Infrastructure investment: It's no secret that U.S. infrastructure needs repair. With interest rates near zero and with so many people looking for better job opportunities, or simply a job of some kind (unemployment is low, but that's deceptive because many people who have left the labor force would return if the job picture weren't so discouraging), now would be a great time to invest in our nation's productive capacity.

In fact, infrastructure investment would be worth doing even if interest rates were higher and the economy was booming. Clinton is correct to emphasize the need for this type of policy.

Advance America's commitment to research and technology: Productivity has been low in recent years, and if it doesn't improve, a long period of stagnation could be ahead. Government support for research and technological development is essential if we want to maintain America's position as "a global technology leader."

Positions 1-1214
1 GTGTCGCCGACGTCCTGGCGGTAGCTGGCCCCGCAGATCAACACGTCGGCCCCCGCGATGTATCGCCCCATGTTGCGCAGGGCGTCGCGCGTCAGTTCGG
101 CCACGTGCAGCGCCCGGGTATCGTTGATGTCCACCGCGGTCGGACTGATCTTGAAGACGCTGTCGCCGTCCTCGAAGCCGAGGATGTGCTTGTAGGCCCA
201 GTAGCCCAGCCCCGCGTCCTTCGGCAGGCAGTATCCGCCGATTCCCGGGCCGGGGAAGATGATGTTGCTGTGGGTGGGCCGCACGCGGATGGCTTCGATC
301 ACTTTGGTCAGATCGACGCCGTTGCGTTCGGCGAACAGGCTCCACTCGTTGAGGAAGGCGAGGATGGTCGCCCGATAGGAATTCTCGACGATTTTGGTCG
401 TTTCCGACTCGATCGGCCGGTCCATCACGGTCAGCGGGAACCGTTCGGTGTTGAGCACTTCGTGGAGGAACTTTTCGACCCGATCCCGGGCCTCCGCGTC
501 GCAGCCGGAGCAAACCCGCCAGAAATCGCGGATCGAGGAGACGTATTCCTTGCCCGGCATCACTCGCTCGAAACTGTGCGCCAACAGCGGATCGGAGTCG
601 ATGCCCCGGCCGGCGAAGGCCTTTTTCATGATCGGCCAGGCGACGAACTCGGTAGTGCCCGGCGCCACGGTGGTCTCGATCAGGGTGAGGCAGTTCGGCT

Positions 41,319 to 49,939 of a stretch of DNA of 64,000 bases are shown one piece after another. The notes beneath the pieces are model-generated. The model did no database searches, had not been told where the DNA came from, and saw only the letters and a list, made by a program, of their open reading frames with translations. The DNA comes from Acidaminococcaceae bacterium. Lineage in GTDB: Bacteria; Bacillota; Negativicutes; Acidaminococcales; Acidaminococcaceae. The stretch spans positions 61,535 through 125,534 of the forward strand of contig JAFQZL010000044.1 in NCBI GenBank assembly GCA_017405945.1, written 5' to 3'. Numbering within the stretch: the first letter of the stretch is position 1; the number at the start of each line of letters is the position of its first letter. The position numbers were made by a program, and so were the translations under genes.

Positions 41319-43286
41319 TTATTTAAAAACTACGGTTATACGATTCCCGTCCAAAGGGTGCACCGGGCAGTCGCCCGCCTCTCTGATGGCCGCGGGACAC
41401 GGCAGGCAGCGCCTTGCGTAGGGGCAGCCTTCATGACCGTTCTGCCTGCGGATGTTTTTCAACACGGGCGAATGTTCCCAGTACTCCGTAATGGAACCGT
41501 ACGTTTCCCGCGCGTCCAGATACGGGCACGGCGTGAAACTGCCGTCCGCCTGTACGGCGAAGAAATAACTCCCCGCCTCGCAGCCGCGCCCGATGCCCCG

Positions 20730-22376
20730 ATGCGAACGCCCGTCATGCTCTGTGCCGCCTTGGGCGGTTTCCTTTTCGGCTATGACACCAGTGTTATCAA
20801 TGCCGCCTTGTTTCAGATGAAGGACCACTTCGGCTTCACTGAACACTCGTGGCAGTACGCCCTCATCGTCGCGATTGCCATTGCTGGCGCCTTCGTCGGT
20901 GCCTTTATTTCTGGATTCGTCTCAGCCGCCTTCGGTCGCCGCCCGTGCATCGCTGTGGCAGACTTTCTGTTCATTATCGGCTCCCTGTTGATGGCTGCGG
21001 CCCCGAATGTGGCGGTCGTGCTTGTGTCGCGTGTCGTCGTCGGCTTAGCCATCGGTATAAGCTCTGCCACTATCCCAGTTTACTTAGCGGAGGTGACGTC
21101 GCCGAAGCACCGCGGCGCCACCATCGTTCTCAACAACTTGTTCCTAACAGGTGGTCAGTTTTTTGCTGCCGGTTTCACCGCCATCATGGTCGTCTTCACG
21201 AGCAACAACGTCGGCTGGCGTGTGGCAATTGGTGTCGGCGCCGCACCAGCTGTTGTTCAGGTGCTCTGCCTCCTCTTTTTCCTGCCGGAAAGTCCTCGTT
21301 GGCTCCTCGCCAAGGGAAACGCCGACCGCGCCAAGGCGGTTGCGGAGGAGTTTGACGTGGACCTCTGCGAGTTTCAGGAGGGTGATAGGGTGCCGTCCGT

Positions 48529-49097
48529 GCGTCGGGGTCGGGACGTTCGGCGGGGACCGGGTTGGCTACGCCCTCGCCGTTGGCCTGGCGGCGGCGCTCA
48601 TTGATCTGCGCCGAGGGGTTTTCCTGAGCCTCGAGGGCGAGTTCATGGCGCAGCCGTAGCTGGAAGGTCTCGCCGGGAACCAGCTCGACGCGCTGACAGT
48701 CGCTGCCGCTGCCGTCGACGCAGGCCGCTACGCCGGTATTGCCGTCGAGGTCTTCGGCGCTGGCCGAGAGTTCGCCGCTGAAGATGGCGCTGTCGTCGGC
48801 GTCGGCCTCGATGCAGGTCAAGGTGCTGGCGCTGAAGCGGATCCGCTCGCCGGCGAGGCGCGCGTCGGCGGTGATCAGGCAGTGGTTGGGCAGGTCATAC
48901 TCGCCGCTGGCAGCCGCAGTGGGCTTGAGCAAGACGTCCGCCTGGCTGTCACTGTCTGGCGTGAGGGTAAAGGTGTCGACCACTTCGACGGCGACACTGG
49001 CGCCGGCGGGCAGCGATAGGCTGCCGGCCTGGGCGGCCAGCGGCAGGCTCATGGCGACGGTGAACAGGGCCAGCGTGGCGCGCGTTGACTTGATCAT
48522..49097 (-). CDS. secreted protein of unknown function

What Clinton gets wrong:

Strengthen manufacturing so we always "Make it in America": She's promising to bring manufacturing jobs back to America. To the extent that's possible, I have no quarrel with her policy objective. But it's important to understand that technological change has ended the days when manufacturing was able to provide a large number of jobs in America.

The U.S. has lost approximately 4.5 million jobs since NAFTA was enacted, mostly to China, but in recent years manufacturing has been returning to the U.S. However, the increase in manufacturing output has risen much faster than manufacturing jobs. We can probably increase the number of manufacturing jobs by between 1 million and 2 million, but that isn't enough to make a huge difference in America's 140 million-job economy.

There's no doubt that we need to increase the number of good jobs in the U.S., but it will require much more than a return of manufacturing to meet that goal.